As a senior, Skalle offers this advice to freshmen: “Do things outside of school. Find ways to expand your knowledge of your field of interest.”
For example, Skalle attended a one-week workshop at Augustana College in Rock Island, Illinois, and she takes classes at the Loft Literary Center in Minneapolis. She also attended a five-week creative writing workshop at Emerson College in Boston.
“In Boston, I discovered how much I love the city and it seems to like me back,” she said. “With just a map of street names I'm easily able to navigate, but my mom on the other hand walked an hour in the wrong direction without me.”
Skalle likes the diversity of big cities. “Traveling to different cities and towns has given me a wider perspective and so I am able to create tons of different characters,” she said.
She plans to move to Chicago next fall to attend Columbia College. “I'm going to take a double major in fiction writing and directing with screenwriting classes in between,” she said.
Skalle applied for Columbia’s presidential scholarship, an award based on academic achievement and demonstration of talent, ability, or accomplishment. “I personally think I have a good shot at getting it,” she said. “I plan to use some of my free time during winter break to apply for other scholarships too.”
In addition to writing novels, Skalle hopes to pursue a career as a screen writer. “In theory, my first movie will be an adaptation of one of my novels,” she said.
What actors does she envision in her films?
“I always separate my characters from actors because characters seem to have a life of their own,” said the self-proclaimed Bruce Willis fan. “To be able to cast the character I would need to see them act out a scene to see if the actor matches.”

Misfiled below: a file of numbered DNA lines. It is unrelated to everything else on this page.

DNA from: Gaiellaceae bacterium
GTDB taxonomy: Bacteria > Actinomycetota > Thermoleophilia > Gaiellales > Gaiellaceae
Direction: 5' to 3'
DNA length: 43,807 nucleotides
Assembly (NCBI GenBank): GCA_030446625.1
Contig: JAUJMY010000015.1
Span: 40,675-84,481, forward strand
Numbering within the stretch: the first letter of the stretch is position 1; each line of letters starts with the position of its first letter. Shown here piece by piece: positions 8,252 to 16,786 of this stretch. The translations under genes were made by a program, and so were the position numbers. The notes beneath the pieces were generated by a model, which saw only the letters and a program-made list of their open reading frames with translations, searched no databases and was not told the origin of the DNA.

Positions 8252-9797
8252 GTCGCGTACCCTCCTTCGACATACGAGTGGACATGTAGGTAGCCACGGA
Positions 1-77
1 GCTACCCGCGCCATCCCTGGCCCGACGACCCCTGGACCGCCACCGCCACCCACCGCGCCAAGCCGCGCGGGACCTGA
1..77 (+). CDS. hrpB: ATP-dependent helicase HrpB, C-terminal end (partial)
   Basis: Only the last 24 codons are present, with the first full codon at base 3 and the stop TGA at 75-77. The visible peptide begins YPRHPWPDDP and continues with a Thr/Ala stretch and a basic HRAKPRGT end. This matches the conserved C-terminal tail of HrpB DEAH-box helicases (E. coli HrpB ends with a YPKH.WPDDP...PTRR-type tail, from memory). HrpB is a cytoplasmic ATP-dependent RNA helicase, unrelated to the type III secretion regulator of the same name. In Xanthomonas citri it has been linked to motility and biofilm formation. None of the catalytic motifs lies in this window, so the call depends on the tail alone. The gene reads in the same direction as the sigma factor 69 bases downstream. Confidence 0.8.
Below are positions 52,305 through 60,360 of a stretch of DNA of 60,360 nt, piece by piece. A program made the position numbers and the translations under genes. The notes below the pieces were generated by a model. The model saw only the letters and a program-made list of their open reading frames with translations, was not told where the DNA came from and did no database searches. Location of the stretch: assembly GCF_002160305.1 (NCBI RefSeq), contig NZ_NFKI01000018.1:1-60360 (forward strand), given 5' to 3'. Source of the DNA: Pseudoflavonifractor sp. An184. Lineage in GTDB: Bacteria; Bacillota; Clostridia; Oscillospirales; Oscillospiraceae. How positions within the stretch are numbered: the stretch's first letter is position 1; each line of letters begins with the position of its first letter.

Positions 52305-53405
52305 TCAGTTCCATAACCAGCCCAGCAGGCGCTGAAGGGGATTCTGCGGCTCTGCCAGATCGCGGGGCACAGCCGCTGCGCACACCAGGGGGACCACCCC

Skalle is a movie buff. “I frequently go to the movies,” she said. “Then afterwards, my dad and I pick apart the movie to decipher what worked and what stumbled and failed.” Her favorite films include Red, Stardust, and Avatar.
This past Halloween, Skalle stayed in and watched old monster movies with her family. “This year we watched The Invisible Man and The Wolf Man, though our favorite is Creature from the Black Lagoon,” said Skalle. “I love hanging out with my family. We're very close.”
The Skalle family includes mom Sara, dad Hans (whom Skalle calls “Pops”), and younger sister Annika. “She is super smart,” Skalle noted.
The family also includes several pets: three dogs, two birds, several fish and a horse.
“Oh my word, I love animals,” said Skalle. She once considered becoming a veterinarian. She opted for writing instead “when I realized my disgust of innards prevented me from becoming a vet,” she said.
Skalle likes stories containing animals. “Pets sometimes make the best characters,” she said. “They can add comic relief or they can exacerbate the situation. I especially love when humans have animal parts like horns or a tail. It’s just really cool.”
The family spent the holidays at home. “On Christmas Eve, we always open one present,” Skalle said.
Her holiday wish list included an iPad for college and theater tickets. “Theater is just an amazing and breathtaking style of writing, completely different from screenwriting,” she said.
Skalle’s parents were initially concerned about her choice of career, because it is difficult to make a living as a writer. “After reading my short stories, my parents told me I’ll do fine.”
Skalle maintains a positive attitude despite the odds she faces.
“I don't even want to think about the down days I'll have with only a cup of ramen to keep me company,” Skalle said. “I feel confident in myself and my work and have no doubts that I'll prosper.”